73 Mike

[edit] Here's the link comparing the little Degen to the Sony loop...

http://www.radiointel.com/review-degende31.htm
OK but I have DONE it and have gotten decent results-go figure. Cant hurt to try it-I was just offering super easy ways to gain some reception for a person who made clear her disinterest in getting too involved:)
 

ka3jjz

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Hey, whatever works. I did try exactly that once, and that was my experience. No biggie. 73 Mike
 

kb2vxa

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"Have heard you can get better reception on these radio if you attach an alligator clip to the end of the telescopic antenna attached to a larger outside or indoor antenna. The few times I've tried to use it I can't pull in anything but regular radio stations, a few garbled sounds on the other bands but nothing readable."

The trouble with that notion is the majority of portables are overloaded by strong signals hence the garble. You can hear "regular" AM stations because that section only uses the internal ferrite rod antenna but the shortwave section relies on the telescopic whip and is designed for optimum reception using it alone. It's hard to explain without all the techie stuff but basically it's too sensitive to handle more input than the whip provides.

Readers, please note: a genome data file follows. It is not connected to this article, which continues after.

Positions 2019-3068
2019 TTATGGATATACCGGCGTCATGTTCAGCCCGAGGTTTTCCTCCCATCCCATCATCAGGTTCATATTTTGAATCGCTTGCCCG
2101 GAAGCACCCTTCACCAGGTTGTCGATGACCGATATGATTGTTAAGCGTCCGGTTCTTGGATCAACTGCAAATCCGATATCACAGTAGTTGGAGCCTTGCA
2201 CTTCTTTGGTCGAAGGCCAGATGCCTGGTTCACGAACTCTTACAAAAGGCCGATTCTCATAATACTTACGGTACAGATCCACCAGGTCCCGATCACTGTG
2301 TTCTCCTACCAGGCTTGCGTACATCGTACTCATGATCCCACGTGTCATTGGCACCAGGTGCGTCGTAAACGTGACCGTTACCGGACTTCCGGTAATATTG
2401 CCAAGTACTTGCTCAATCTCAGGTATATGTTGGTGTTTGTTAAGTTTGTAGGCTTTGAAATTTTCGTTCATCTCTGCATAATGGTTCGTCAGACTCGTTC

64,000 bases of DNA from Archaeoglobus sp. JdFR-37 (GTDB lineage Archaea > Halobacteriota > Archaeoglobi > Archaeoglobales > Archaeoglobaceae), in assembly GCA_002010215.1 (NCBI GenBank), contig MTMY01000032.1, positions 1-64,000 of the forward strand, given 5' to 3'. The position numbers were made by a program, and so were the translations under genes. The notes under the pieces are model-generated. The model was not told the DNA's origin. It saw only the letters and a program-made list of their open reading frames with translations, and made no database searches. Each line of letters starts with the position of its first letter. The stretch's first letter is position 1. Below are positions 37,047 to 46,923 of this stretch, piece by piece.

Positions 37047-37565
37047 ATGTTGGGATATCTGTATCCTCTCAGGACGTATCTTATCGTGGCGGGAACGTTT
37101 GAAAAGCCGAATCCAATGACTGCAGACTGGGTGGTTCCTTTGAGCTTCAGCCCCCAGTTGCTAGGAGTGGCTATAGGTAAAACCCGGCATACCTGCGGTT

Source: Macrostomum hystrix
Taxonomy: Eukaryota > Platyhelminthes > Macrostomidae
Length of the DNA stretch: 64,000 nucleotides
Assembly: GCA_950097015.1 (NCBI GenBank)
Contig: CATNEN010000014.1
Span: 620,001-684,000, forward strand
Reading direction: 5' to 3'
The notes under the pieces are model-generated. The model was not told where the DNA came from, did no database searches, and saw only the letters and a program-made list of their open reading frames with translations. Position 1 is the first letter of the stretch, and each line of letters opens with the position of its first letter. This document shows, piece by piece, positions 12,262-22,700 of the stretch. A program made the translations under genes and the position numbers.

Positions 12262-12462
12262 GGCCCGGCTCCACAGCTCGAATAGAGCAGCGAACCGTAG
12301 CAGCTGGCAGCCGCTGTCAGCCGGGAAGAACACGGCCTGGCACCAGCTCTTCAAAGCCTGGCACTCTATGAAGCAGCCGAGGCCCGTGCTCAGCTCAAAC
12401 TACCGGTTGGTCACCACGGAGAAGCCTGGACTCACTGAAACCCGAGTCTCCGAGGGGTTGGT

Again without getting too technical about the best you can do with that sort of receiver is lengthen the antenna just a bit by connecting 10 or maybe 20' of wire to it but no more. Just toss it across the floor and roll it up when not in use, if you still have garble roll it up a little at a time until things clear up and leave it that way, the excess wrapped with a bit of tape.